A parent shares their experience with the least restrictive environment in classroom settings.
I walk into school on my first day of kindergarten and an adult points me in the direction of my classroom. Whew. Made it! I’m in the “Trauma, Depression, Anxiety, OCD, Autism classroom”. It’s where people like me go to get the support they need. Next door is the “Hearing Impaired Wheelchair User classroom”. Okay, so yes, I’m being over the top. Realistically, when I was in kindergarten 30 years ago, we didn’t talk about mental health and anyone with autism was “taught” in another school or in the basement.
“It is absolutely absurd that we sort people with disabilities. We sort them in school. We sort them at work. We sort them in the community. We wouldn’t do this to people outside of the disability world. So why do we do this to people with disabilities?”
LRE is an initialism that came into my world when we were preparing for my son to begin his school career. LRE stands for Least Restrictive Environment, and it basically means that students with disabilities have the right to be educated with their typically developing peers in general education as much as possible for each student. “Each student” means that each student needs something different to be successful, not each student with an autism diagnosis needs an autism support classroom. I said it. Many students don’t need to be in classrooms with their diagnosis on the wall to be successful.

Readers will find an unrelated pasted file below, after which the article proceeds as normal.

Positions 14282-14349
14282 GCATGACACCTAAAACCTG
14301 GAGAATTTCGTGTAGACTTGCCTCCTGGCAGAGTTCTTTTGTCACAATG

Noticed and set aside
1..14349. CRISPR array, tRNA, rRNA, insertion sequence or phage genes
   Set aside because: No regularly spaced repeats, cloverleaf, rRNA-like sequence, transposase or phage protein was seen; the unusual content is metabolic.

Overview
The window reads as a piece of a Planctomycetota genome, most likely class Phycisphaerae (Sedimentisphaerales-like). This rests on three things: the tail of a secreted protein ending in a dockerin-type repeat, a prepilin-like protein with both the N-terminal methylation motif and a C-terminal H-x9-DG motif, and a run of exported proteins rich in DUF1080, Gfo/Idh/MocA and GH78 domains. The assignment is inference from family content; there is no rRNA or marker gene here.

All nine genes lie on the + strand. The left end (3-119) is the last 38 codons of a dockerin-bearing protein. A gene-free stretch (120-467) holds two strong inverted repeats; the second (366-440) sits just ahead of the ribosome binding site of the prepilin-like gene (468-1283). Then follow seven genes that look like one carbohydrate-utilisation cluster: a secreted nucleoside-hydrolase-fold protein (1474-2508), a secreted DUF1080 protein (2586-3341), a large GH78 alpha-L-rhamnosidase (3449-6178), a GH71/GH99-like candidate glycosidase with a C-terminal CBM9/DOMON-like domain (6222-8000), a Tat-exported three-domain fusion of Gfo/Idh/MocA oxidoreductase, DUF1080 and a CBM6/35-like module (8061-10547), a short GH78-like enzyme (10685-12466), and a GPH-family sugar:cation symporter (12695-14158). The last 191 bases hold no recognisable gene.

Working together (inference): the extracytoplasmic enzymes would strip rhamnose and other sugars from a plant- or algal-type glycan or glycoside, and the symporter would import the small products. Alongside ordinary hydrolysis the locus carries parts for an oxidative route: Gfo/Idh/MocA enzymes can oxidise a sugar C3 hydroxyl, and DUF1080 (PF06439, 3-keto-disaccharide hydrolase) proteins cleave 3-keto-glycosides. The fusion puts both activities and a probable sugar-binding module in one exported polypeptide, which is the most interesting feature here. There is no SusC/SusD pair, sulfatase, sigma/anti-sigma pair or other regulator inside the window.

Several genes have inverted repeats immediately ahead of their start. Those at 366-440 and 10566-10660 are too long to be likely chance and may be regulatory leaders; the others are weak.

Let me share an example. My son attended a preschool and was in a classroom where all the students had a diagnosis of autism. He would come home from school twisted in knots from overstimulation. Why? Because much like my son had behaviors (not always negative but certainly loud and many), so did the other students in his room for five hours a day.
First, they were four years old and that’s what four-year-old children do. Second, his wants and needs didn’t always mesh with everyone else’s. My son needed a structure and routine that flew in the face of other students’ necessary structure and routine. With these conflicting needs, the students would implode or explode, and need to recover. It is hard to learn feelings and coping skills when the classroom (the world) is loud.
The knot twisting stopped when he went kindergarten and was in the least restrictive environment (LRE). He started in general education, and attended with 20 other students, with the support of a paraprofessional. Start with inclusion and adjust when a student communicates they need something to be changed.
Oftentimes, what is needed is not a segregated space where all the autistic kids go, it is person-centered support in inclusive, safe spaces where everyone can be themselves to learn, practice coping skills, and build healthy relationships with themselves and others. This applies to all students. They learn from each other, and they have the right to have access and explore learning opportunities within the general education curriculum, including health education. This doesn’t always happen in the segregated settings.
There is only one world we all live in. We should not be modeling for any student that it is a best practice to sort people by a diagnosis.